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Ah, the elusive web2-web3 bridge that we’ve all been claiming to be building. From a web3 standpoint, bridging web2 and web3 is the ultimate goal to achieve blockchain adoption, but did we ever consider web2’s perspective? Well, Coinbase didn’t.
In a tweet on Thursday, Coinbase announced that Apple had blocked users from sending NFTs through the Coinbase Wallet app.
“You might have noticed you can’t send NFTs on Coinbase Wallet iOS anymore. This is because Apple blocked our last app release until we disabled the feature,” Coinbase tweeted.
The exchange explained that Apple claimed gas fees were subject to the App Store’s 30% in-app purchase fee.
“Apple’s claim is that the gas fees required to send NFTs need to be paid through their In-App Purchase system, so that they can collect 30% of the gas fee,” Coinbase stated.
Coinbase argues that it is “clearly not possible” as Apple’s “In-App Purchase system does not support crypto so we couldn’t comply even if we tried.”
The listed crypto exchange further criticised the iPhone giant for introducing policies that “protect their profits at the expense of consumer investment in NFTs and developer innovation across the crypto ecosystem.”
Web3 bridge is falling down
Coinbase is a pillar of web2-web3 adoption. As a centralised exchange (calm down DEX fanboys), Coinbase provides a web2-friendly platform for retail traders to dip their toes into crypto. Being a listed company, its financials are transparent – even more so than Binance or Crypto.com – allowing investors to monitor its financial health. Sure, its stock price is down 80% this year, but at least investors are aware of its current state.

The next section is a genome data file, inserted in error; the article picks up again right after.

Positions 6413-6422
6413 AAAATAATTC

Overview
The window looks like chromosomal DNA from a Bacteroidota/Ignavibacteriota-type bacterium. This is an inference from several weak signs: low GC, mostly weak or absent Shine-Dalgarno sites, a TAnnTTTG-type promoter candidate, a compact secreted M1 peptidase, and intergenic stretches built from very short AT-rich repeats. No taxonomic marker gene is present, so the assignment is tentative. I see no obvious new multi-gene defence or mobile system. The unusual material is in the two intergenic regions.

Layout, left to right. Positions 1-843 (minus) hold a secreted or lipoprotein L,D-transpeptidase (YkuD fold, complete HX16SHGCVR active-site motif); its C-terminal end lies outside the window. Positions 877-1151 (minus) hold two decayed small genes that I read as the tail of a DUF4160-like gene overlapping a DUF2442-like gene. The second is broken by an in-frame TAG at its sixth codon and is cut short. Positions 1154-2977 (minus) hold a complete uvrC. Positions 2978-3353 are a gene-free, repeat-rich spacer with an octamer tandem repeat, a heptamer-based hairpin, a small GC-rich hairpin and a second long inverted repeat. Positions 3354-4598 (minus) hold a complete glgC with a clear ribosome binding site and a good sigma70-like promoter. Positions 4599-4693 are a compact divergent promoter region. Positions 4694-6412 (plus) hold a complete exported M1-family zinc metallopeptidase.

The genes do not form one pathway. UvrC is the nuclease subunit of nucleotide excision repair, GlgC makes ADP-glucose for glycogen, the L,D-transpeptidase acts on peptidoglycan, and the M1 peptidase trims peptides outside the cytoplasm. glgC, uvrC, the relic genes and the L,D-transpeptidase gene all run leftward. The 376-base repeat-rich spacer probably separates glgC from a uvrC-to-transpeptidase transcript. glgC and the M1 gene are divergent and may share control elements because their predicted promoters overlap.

Having a presence on Apple’s App Store is crucial for the company too, due to its appeal to web2 normies and their ease of trading crypto on their iPhones.
However, there’s nothing decentralised about Apple nor its App Store, and Coinbase seems to have overlooked this. Coinbase comes from an industry where web3 adoption is a shared mission, but Apple doesn’t. Apple’s mission is to simply and unapologetically make money.
Apple’s 30% cut has long been criticised – even Meta made noise about being subject to the fee. Meta spokesperson Tom Channick previously told The Verge: “Apple continues to evolve its policies to grow their own business while undercutting others in the digital economy. Apple previously said it didn’t take a share of developer advertising revenue, and now apparently changed its mind. We remain committed to offering small businesses simple ways to run ads and grow their businesses on our apps.”
Clearly, no company is happy to hand over 30% of its profits to Apple, but that’s the entry price to its unparalleled but heavily gated ecosystem. Sometimes you just have to dance with the devil.
Gas fees vs profit
From Apple’s point of view, blockchain or not, profit is profit. Why shoud Coinbase deserve an exemption? Coinbase argues that Apple wants 30% on gas fees, which is beyond their control. This is true. Gas fees have nothing to do with Coinbase’s revenue or profit. But it’s also not in Apple’s remit either. Nonetheless, Apple still wants their piece of the pie.
“This is a legitimate topic which requires serious conversation, the clash of Web 2.0 versus crypto. Bypassing Apple Store rake is part of the goals of platforms like Coinbase NFT, just like transfers on blockchain bypass Swift, long waits, and $30 wire fees,” writes one Twitter user.
Other web3 fanboys are criticising Apple for crippling web3. “Apple’s digging a grave in web3 rn,” writes one angered Twitter user. “Exactly their new policies on their 30% tax with NFT transactions in apps is ridiculous, developers needs to find a workaround for their products, just as apps like Netflix avoids it by only using web signups so there is no in app purchase,” another stated.
The obvious move would be for Coinbase to jump ship from the App Store, but it’s a far too risky move for a company whose share price is down over 80%. Either way, Coinbase shareholders won’t be taking this news well.